Coronavirus vaccine: Johnson & Johnson seeks India’s permission for clinical trial
The vaccine, known as Janssen, is administered in a single-dose, and can be stored at refrigerator temperature.
Johnson & Johnson on Tuesday said it has sought approval from India’s drug regulator to begin a clinical trial of its coronavirus vaccine in the country, PTI reported. The vaccine, known as Janssen, is administered in a single-dose, and can be stored at refrigerator temperature.
The US-based drugs and healthcare giant’s vaccine is currently approved for use in the United States, the European Union and other nations, including Thailand and South Africa, according to Reuters.
“...We have submitted an application to the Drugs Controller General of India (DCGI) requesting approval to conduct a bridging clinical study of our single-dose Janssen COVID-19 vaccine candidate in India to comply with local regulations,” Johnson and Johnson said.
A bridging study tests the safety and immunogenicity of a vaccine, and India has indicated that any vaccine maker must conduct such a trial for a shot to be considered for its immunisation programme.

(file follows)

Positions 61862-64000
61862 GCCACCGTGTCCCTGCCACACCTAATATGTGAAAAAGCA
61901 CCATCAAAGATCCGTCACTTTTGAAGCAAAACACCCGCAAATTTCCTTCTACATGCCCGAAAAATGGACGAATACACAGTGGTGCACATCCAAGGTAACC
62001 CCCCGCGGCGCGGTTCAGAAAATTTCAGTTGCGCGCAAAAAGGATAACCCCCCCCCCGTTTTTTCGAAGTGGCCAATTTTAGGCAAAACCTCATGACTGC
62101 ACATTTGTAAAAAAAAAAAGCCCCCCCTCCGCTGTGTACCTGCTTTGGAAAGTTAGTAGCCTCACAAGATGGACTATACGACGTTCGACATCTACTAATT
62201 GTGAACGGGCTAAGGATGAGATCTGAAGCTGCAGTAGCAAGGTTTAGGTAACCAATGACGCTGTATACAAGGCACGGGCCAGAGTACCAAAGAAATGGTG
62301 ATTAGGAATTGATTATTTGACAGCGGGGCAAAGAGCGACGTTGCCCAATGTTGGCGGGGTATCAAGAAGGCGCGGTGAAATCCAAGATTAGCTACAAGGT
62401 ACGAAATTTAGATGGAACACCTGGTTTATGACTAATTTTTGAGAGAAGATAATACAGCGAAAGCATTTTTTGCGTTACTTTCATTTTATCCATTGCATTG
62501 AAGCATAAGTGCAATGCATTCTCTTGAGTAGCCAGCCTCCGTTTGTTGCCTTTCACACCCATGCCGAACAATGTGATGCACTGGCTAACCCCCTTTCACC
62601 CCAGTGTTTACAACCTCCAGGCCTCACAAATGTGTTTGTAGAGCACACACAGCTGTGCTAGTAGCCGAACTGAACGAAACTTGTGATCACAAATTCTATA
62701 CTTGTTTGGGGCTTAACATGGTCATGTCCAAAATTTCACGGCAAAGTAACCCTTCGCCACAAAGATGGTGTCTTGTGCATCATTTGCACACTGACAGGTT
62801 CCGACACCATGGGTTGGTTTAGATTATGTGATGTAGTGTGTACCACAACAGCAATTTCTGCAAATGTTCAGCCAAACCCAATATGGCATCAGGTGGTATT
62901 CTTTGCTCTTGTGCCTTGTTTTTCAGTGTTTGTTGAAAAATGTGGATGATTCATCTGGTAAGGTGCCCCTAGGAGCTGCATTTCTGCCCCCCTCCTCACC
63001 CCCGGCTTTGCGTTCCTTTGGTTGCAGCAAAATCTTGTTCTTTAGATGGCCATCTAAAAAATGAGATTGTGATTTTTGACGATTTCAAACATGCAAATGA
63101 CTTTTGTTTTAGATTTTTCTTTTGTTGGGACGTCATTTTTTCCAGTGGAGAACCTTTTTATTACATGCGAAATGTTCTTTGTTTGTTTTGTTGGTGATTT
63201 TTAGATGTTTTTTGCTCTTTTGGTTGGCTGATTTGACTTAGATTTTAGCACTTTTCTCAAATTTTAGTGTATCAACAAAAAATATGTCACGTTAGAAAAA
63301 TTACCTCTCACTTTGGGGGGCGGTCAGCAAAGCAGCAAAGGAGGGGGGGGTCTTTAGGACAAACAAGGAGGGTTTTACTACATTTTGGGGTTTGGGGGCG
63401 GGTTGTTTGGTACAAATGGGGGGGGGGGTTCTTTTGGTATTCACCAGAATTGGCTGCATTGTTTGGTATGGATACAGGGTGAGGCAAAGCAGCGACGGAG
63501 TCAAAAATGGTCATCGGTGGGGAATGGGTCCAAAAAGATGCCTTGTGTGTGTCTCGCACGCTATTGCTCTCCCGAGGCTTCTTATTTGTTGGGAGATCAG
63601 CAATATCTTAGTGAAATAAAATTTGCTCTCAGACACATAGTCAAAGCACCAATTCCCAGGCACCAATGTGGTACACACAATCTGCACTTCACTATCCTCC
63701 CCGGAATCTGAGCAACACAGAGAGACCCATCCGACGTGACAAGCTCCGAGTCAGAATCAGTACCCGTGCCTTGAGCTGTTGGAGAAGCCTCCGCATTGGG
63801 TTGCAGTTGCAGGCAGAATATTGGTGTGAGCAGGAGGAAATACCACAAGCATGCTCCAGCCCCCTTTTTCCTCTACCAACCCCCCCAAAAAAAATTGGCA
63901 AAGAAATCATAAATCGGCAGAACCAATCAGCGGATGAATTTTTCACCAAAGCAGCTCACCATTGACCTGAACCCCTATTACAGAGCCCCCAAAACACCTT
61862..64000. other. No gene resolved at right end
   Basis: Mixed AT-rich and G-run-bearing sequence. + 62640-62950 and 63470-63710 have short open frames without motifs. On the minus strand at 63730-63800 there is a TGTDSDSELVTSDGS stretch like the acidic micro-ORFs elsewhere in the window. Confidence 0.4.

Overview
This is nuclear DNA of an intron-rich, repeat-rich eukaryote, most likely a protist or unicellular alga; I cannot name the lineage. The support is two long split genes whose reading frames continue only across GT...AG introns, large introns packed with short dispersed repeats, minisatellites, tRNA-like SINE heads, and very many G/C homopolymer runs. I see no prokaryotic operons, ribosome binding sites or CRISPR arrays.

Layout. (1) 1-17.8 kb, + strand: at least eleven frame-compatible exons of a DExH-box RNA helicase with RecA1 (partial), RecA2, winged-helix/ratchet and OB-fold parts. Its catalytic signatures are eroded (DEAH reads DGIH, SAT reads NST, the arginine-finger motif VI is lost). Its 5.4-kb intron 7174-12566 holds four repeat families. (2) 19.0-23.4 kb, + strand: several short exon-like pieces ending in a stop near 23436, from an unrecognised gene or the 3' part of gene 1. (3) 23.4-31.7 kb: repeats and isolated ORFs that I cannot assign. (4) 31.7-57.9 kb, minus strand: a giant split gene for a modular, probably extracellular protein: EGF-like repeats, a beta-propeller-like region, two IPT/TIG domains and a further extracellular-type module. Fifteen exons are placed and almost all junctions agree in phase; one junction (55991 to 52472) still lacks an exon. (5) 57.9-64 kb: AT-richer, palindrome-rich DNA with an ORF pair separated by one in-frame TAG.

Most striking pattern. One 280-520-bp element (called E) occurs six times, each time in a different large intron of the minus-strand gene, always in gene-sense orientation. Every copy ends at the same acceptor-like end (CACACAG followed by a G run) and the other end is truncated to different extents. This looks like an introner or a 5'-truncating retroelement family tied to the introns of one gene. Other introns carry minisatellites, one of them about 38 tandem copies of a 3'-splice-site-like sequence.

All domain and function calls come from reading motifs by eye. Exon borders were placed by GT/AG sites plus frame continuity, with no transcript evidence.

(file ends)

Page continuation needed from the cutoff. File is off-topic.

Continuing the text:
Johnson & Johnson’s request to Indian authorities came days after the central government decided to fast-track emergency approvals for all foreign vaccines that have been given a similar nod by the World Health Organization or regulators in the United States, Europe, Britain or Japan.
The news also comes as several states of India face a shortage of vaccine supplies as the country battles a second wave of coronavirus infections. The Centre, however, has said there is no shortage of shots.
So far, two vaccines – one developed by Oxford University and AstraZeneca and the other developed by Bharat Biotech – are being used in India. Both the vaccines are being manufactured within the country by domestic firms. While the Oxford/Astrazeneca vaccine, locally known as Covishield, is being manufactured by Serum Institute of India, the indigenously developed Covaxin is being manufactured by Bharat Biotech.
A third vaccine Sputnik V – developed in Russia and to be imported and sold in India by Dr Reddy’s Laboratories – has also been approved by the Indian drug regulator.
The government, meanwhile, on Monday decided to expand its vaccination drive by allowing everyone above 18 years of age to get vaccines from May 1. The Centre also permitted state governments, private hospitals and industrial establishments to procure doses directly from manufacturers.